Simple 'Color' Hack Lets You Snag Anyone's Photos, Regardless of Location
Wysopal realized that, with the help of a jailbroken iPad and an app called 'FakeLocation,' he could trick 'Color' into thinking he was anywhere. The result? He could then snag the photos of anyone in that area without physically being there. (A similar trick can be pulled off with a rooted Android phone and a location-spoofing app that reports fake GPS coordinates.)
Wysopal, while sitting in New York City, pulled in images from MIT, Harvard and Color's headquarters in Palo Alto, California, and sent them along to Andy Greenberg at Forbes. He also pointed out the potential for remotely spying on celebrity hotspots, making it much easier for the paparazzi to snag candid photos.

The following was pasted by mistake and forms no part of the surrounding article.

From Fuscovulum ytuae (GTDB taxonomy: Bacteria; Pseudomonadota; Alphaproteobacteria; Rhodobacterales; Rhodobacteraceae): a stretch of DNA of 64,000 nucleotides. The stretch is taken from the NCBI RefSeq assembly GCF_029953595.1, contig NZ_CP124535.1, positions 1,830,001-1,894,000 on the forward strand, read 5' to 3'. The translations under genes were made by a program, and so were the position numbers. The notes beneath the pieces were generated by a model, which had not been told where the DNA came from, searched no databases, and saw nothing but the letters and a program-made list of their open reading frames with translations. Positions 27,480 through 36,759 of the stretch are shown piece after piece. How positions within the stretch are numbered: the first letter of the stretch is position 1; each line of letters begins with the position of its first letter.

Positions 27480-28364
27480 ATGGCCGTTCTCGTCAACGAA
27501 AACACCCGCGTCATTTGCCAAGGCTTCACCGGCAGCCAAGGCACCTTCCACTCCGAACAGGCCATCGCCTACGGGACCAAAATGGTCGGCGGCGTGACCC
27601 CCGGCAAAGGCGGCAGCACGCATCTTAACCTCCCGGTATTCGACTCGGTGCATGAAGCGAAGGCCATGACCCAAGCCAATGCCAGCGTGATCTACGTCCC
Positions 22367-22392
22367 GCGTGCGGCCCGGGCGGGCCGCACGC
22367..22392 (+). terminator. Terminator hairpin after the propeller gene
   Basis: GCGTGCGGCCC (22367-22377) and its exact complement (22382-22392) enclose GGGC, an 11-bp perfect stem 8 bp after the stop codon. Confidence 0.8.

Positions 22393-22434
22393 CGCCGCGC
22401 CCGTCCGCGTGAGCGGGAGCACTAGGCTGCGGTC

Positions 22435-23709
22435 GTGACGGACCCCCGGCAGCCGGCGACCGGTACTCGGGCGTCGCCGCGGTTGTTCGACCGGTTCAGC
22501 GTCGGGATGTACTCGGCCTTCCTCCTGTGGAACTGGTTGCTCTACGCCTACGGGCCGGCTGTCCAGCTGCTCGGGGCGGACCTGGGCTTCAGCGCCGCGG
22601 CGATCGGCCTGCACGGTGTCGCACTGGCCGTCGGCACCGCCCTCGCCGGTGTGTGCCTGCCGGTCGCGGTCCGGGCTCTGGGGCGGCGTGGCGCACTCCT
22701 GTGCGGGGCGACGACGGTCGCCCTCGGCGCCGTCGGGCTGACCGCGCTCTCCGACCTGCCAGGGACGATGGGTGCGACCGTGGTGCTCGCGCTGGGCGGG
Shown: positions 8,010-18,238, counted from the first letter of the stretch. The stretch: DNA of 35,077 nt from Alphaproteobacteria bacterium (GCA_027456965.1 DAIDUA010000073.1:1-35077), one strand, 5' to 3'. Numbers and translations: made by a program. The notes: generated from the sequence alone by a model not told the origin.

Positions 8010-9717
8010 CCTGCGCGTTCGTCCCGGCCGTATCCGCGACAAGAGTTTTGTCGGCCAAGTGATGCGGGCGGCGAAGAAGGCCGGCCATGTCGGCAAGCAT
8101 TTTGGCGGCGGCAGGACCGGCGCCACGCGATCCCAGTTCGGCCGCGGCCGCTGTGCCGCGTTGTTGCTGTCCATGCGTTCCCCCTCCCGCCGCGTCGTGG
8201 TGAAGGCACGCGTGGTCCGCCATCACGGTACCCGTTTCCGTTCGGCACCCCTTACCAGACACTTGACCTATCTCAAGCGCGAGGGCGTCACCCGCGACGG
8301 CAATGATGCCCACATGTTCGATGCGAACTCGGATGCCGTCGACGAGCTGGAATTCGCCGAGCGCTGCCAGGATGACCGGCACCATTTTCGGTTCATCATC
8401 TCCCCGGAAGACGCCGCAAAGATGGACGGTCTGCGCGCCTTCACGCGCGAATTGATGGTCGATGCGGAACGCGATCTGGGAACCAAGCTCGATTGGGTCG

Color spokesperson John Kuch told Forbes that the company never made any claims about protecting privacy. "It is all public, and we've been very clear about that from the very beginning," he said. It's true that 'Color' is explicitly designed for public sharing, and isn't intended for those who are uncomfortable letting anyone look at their photos. But there is an expectation of location-based exclusivity. 'Color' is designed to share images with people in your immediate area, not across the country, which may make some users incredibly uncomfortable.